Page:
Introduction to DraCor – Programmable Corpora for Digital Drama Analysis

workshop / tutorial
  1. 1. Ingo Boerner

    University of Potsdam

  2. 2. Frank Fischer

    Freie Universität Berlin (FU Berlin)

  3. 3. Carsten Milling

    University of Potsdam

  4. 4. Peer Trilcke

    University of Potsdam

  5. 5. Henny Sluyter-Gäthje

    University of Potsdam

Work text
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Aim of the workshop
In the half-day workshop, DraCor (, an open platform for researching plays in different languages, will be introduced using practical examples from digital drama analysis. At the center of DraCor are so-called 'Programmable Corpora'. By this we mean infrastructurally research-oriented, open, extensible, Linked-Open-Data-friendly full-text corpora, which should make it possible to address diverse research questions from the field of digital literary studies in a low-threshold way using corpora in a data-based, traceable, and reproducible way (Fischer et al. 2019).
The workshop aims at people who
- work or would like to work with literary texts and in particular with dramas and would like to create their own corpora for this purpose or reuse already existing corpora;
- want to learn methods of digital drama analysis (network analysis, stylometry) or want to try them out on the basis of the Programmable Corpora approach;
- are interested in the possibilities of researching literary texts using Linked Open Data (LOD).
There will be a presentation of the concept of 'Programmable Corpora' as well as a demonstration of the exemplary implementation in the DraCor platform including a presentation of all components. Hands-on tutorials will give participants a practical introduction to creating and curating their own drama corpora for analysis with DraCor. Another part introduces the use of the DraCor API as well as the Python library PyDraCor by means of practical examples on the methods stylometry and network analysis. The Application Programming Interface (API) allows customized direct access to specific parts of the corpora. The possibilities for cross-corpus queries and inclusion of information from the Linked Open Data cloud using SPARQL will also be explored.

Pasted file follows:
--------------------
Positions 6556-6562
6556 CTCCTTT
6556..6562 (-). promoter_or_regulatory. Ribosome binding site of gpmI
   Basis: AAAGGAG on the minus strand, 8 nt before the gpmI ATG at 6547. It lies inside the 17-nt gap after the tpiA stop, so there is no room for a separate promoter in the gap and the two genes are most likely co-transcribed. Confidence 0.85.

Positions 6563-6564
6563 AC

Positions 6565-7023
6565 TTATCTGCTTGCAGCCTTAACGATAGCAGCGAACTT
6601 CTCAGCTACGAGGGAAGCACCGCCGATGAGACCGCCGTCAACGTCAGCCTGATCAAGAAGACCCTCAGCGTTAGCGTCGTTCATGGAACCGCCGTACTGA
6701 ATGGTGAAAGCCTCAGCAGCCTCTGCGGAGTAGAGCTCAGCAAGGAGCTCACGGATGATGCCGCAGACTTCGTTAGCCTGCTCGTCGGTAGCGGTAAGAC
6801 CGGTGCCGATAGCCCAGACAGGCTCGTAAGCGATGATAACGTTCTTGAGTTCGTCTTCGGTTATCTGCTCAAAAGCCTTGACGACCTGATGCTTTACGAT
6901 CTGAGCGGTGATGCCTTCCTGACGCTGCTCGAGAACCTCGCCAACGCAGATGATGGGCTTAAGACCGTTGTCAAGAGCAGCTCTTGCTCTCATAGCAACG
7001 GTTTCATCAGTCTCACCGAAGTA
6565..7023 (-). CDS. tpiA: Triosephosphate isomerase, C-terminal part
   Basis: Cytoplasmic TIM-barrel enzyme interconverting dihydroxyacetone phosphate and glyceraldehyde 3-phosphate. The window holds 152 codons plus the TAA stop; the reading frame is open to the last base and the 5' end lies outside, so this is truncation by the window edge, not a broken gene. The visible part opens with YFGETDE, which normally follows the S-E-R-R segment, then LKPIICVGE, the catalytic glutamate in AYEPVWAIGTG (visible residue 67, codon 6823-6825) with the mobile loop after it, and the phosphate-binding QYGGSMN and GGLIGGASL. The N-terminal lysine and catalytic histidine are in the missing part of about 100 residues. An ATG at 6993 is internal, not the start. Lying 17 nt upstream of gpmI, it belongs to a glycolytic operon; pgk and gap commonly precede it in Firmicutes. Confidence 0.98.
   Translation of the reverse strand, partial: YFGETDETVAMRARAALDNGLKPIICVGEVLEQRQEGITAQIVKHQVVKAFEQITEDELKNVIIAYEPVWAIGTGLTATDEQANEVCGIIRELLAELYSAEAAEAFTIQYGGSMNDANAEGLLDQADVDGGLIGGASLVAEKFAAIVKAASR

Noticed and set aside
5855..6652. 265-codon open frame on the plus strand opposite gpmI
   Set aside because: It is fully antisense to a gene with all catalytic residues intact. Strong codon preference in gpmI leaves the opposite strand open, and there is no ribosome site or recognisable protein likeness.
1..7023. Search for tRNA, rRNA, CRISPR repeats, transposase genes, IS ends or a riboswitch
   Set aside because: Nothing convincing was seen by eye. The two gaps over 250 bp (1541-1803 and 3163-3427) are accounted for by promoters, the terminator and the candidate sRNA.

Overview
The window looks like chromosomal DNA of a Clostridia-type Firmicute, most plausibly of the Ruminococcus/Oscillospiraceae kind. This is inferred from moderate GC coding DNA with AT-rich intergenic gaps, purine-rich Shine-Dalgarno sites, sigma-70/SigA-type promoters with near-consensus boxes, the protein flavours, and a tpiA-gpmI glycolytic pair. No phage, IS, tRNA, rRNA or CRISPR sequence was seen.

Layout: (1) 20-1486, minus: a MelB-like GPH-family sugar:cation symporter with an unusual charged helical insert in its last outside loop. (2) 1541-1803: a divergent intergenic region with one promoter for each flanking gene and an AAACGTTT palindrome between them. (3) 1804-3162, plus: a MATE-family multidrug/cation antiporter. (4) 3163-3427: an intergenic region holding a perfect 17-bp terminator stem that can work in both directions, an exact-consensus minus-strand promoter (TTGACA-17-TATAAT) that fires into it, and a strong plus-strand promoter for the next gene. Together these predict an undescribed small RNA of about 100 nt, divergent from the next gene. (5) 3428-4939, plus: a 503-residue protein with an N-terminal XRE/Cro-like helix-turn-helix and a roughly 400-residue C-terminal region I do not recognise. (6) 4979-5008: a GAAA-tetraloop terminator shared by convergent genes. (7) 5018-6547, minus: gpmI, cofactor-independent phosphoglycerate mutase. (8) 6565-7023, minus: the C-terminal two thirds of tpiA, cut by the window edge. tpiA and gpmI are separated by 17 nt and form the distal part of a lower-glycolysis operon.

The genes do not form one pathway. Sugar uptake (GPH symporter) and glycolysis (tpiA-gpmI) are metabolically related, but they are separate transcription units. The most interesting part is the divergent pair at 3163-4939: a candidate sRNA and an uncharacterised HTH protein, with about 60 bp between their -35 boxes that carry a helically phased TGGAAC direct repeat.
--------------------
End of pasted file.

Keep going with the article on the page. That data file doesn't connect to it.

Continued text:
The Concept of Programmable Corpora
The core of DraCor consists of corpora of dramas in eleven languages (German, Russian, French, English, Italian, Swedish, Spanish, Ancient Greek, Alsatian, Latin, Bashkir and Tatar) as well as two additional author corpora (Shakespeare, Calderón), to which the platform offers a variety of possible research accesses: The dramas are encoded as XML files according to the TEI guidelines and are freely available under an open license via GitHub at They can be loaded from there, transformed or enriched by oneself if necessary, and reused for further research with any tools.
In addition to this "classical" modus operandi of corpus-based research, however, DraCor as an open digital ecosystem offers further interfaces and connected tools (network visualizations, Shiny App, Easy Linavis). Fundamental to this is the DraCor REST API (, which provides functions for retrieving data in different formats (TEI, JSON, plaintext, RDF, GEXF, GraphML) as well as some built-in analysis functionalities (e.g. on network metrics). The API can be used to retrieve not only structural and metadata, but also the full texts without further markup, so that methods such as stylometric analysis or topic modeling can be applied without any further intermediate step to remove markup. The DraCor API is documented in the OpenAPI standard and can be used in an interactive documentation implemented using Swagger UI ( directly from the web browser.